The American Pictorial Home Book
or Housekeeper's Encyclopedia - online book

A reference manual of household management in Victorian times.

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354                    BREAKFAST, LUttCH AND TEA.
walnut and bake upon a tin in a moderate oven, of a light brown* Place the balls upon thin white paper. Remove as soon as taken from the oven.
Small Drop Cakes.—Made of this mixture by dropping a spoon-ful on wafer paper ; baked in a quick oven.
Green Corn Griddle Cakes.—Make a batter of 3 or 4 eggs, 2 cups of flour, a little salt and water, milk or meat broth, (boiled with­out vegetables), if you have it; grate 6 or 7 ears of green corn, into this mixture ; bake on griddles. Serve hot with butter. Canned corn will do for winter.
General Washington's Breakfast Cake. (Genuine.)—Make a thick mush of white corn meal and water, add some salt and a little butter, and drop in small cakes, 1-2 inch thick, on a hot griddle; butter well and serve.
Frying Griddle Cakes.—Before applying your batter, rub the griddle with dry salt, then rubbing off carefully before oiling, which will cause them to turn easily. Corn, griddle and buckwheat cakes are nicely turned when thus treated.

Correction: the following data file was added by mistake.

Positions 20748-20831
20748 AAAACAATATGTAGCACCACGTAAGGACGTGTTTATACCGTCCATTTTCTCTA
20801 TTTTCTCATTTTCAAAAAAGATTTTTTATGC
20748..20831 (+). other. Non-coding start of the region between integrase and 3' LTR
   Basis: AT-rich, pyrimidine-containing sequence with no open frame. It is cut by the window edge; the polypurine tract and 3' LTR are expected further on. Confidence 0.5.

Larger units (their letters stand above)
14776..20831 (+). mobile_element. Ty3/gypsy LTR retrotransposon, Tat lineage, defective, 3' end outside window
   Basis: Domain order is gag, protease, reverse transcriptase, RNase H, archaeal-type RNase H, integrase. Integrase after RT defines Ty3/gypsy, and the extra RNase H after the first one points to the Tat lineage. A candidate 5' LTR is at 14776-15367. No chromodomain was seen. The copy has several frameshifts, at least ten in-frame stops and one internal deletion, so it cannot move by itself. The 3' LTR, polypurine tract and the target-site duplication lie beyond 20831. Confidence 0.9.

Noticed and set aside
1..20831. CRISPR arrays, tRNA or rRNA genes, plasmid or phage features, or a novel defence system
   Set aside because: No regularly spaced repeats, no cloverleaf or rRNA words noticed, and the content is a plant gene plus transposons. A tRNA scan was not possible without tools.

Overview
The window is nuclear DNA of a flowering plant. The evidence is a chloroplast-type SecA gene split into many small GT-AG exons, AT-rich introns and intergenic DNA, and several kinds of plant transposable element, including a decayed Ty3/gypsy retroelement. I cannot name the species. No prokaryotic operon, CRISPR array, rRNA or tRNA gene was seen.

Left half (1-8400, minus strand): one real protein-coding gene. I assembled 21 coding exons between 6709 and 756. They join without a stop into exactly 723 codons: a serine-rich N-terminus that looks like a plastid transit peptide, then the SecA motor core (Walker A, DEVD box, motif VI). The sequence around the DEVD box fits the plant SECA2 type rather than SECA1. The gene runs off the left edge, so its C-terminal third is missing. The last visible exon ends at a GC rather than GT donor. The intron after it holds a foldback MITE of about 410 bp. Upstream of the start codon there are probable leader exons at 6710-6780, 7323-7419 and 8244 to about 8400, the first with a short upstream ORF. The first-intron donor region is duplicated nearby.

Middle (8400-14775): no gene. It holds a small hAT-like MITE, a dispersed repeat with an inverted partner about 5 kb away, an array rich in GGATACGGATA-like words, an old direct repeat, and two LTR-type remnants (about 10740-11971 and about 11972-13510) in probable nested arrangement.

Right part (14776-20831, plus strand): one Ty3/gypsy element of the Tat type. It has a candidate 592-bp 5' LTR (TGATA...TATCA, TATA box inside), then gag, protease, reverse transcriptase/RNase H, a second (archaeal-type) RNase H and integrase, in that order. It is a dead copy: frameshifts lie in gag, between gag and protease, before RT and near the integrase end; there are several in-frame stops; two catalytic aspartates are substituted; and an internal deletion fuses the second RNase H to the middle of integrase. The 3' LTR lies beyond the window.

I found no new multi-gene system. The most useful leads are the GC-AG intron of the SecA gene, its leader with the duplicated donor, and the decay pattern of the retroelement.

Tea Cakes. (Mrs. Jos. Mayo, Richmond, Va.)—Two lbs. of flour. 1-2 lb. sweet butter, yolks of 3 eggs, a teaspoonful of saleratus, dis­solved in a teacup of water and a dessert spoonful of vinegar. Flavor with mace.
New Orleans Tea Cake.—Three lbs. of flour, or bread crumbs, 1 1-2 lbs. of sugar, 3-4 of butter, 2 tablespoonfuls of caraway seeds, 1 small teaspoonful of soda, and 1-2 pint of milk. Roll out and bake in thin cakes.
My Colored Mammy's Cookies.—Five eggs, 1 1-2 cups of but­ter, 3 cups of fine white sugar, 5 cups of flour or mace, 3 spoons of cream, spice to taste. The dough should be soft; then roll out to a thin sheet, and cut in small cakes in what form desired Bake in a fast oven until a light brown and crisp. Brush them over with a clean feather, or soft rag, dipped in a solution of sugar and water, quite thick.
Baked Apple Dumplings. (A plain family dish.)—Six apples, 3-4 lb. of suet crust, (see recipe) sugar to taste. Pare and take out the cores of the apples, dividing them, and make 1-2 lb, of suet crust, (by recipe), roll the apples in the crust, previously sweetening them with moist sugar, and taking care to join the crust nicely; when they are formed into round balls, put them on a tin and bake them for 1-2 an hour or longer. Should the apples be very large, arrange them pyramidically on a dish, and sift over them some powdered sugar. These may be made richer, by using one of the puft pastes instead of suet. Bake from 1-2 to 3-4 of an hour. Sufficient for 4 persons.
Sweet Dumplings with Almonds.—Pound very fine, a oz. of